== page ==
Friday, September 19, 2008

Lowered Expectations

"The Doctor" Sir Samuel Luke Fildes
(Source: Wikipedia)

As a medical student, one often has shortened horizons, worried only about the next patient or next pimp question, living from hour to hour, wondering what new challenge will arise next. However, this situation becomes even more frustrating when one is working in an inefficient system, with hundreds of little pauses during the day, time that is wasted and benefits no one. What I have found that helps me get through the day is to have lowered expectations. Whenever I find myself feeling unusually surly in the hospital, I often notice it is because I am the victim of my own expectations.

What does he mean, you wonder? Take one day a few weeks ago, for example, when I once again fell victim to my own expectations. I recently started my Ob/Gyn rotation. By some stroke of luck, I was assigned to the VA gynecology clinic, which as you can imagine, has a relatively low volume of patients. We only have one OR day a week, and on that week, only one case scheduled. The case turned out to be a hysteroscopy with planned polypectomy. I asked my resident when I should arrive; she said 8. I asked her how long the case would be (as I had lectures to attend in the afternoon); she said not very long, 15 minutes tops. So, I dutifully arrived at the PACU at 8am. No resident, no patient. I waited... and waited... and waited. In fact, I saw the attending first, around 9am. He also had seen neither the resident, nor the patient. Finally, around 10:30am, both had been located. Apparently, the patient had not her pre-op chest x-ray. Okay, so waiting was boring, but no big deal. I checked email, surfed the web. The case should be quick. Everything worked out okay, right?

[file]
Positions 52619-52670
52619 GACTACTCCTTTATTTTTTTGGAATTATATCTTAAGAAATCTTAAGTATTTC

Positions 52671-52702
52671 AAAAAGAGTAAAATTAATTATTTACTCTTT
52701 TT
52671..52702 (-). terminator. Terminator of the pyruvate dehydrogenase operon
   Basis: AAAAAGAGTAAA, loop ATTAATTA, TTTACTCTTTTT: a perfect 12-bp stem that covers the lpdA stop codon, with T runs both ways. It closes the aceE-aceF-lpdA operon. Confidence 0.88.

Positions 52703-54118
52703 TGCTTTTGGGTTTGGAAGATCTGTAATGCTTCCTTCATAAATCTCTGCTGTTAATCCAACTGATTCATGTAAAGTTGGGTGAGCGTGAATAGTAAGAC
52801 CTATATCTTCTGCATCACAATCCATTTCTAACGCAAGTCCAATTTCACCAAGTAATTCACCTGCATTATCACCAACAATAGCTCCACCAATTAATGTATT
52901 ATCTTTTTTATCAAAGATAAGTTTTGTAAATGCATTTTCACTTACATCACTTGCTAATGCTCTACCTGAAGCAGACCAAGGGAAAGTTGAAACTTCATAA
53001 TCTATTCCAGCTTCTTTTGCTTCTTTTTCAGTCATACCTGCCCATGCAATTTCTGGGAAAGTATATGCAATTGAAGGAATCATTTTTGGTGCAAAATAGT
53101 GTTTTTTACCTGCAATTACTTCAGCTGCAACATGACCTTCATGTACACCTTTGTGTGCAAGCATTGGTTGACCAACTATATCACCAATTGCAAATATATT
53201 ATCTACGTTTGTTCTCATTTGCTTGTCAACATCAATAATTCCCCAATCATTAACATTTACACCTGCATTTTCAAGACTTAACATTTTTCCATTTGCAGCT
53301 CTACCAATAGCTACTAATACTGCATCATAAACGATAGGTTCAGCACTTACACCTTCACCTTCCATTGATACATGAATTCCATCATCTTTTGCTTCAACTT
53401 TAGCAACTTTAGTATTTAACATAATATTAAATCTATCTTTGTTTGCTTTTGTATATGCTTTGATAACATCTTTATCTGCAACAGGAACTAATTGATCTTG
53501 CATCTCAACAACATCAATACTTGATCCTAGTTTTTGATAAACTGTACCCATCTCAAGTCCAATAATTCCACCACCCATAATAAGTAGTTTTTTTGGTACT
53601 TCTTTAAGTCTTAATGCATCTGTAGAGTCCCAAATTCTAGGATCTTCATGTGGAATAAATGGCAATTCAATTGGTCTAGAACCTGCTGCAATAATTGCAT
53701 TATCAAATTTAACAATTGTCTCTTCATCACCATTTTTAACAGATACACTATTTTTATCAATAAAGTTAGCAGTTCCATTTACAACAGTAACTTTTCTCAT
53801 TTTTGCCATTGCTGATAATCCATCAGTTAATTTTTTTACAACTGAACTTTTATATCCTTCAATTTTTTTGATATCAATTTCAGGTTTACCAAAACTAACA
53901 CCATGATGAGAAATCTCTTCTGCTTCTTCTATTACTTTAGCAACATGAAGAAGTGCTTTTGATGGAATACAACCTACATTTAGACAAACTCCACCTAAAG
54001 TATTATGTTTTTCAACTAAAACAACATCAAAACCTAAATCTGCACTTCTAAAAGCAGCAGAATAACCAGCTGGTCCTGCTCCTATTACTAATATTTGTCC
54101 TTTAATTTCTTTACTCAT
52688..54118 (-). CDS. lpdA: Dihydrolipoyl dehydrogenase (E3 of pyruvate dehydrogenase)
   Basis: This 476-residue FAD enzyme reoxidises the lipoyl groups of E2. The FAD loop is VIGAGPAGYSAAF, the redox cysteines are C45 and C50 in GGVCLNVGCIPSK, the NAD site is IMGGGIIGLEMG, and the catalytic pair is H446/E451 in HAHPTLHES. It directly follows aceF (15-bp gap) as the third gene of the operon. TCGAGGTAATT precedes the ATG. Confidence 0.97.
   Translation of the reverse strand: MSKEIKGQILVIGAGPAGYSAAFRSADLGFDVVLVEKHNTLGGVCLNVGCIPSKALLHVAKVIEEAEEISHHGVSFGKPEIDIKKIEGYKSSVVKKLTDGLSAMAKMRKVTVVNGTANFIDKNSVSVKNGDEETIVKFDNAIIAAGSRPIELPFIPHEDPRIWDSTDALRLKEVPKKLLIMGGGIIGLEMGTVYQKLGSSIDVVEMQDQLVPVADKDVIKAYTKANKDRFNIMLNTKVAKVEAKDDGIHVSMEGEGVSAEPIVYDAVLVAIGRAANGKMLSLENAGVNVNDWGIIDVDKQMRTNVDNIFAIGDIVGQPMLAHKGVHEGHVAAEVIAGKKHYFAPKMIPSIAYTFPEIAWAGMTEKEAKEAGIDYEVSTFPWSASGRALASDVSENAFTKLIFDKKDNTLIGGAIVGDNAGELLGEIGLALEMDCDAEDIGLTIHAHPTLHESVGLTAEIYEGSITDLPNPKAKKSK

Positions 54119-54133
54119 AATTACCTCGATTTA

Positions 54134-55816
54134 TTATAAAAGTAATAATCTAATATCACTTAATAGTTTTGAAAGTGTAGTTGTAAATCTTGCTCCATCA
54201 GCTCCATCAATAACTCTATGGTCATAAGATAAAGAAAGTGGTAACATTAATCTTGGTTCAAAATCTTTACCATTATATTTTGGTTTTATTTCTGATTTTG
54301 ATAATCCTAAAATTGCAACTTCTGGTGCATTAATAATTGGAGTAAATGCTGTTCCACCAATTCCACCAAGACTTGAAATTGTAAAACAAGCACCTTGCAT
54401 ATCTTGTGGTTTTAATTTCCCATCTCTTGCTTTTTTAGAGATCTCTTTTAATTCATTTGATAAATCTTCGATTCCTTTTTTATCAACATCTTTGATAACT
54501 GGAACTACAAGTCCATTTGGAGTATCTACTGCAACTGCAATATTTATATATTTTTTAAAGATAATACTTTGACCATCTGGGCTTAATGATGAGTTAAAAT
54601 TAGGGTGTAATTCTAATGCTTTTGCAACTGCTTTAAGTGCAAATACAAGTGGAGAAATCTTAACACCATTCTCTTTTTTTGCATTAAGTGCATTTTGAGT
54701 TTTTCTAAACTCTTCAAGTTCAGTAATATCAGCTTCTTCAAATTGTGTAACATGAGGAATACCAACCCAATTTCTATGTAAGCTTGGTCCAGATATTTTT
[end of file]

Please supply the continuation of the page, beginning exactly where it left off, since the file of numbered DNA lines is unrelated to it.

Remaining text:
The case dragged on for nearly 2 hours before I finally excused myself to attend lectures. The presumed polyp turned out to be a fibroid, but no one had surmised this after the first hour... or the second. Not only that, but the OR lacked the proper tools to tackle a fibroid. Imagine taking those blunt scissors kids use in kindergarten and try to cut through a piece of rope. The whole exercise was pretty ridiculous. Luckily, in the end, they somehow managed to get it out, but what a struggle.

Why am I complaining about this? Well, I try to temper my own expectations as best I can, but it is shocking to me how wrong residents often are about OR start times and length. For people who work on procedures day in and day out, this should be routine. Sure, complications during the case can affect times, but I would expect that to be true of complex patients undergoing complex procedures. Yet, it is often the "simple" case that ends up taking ridiculously long because no one has the proper expectation for its difficulty level and then end up being unprepared for when the unexpected does occur.

Long story short: never trust a resident's estimate of how long something will take. Never.

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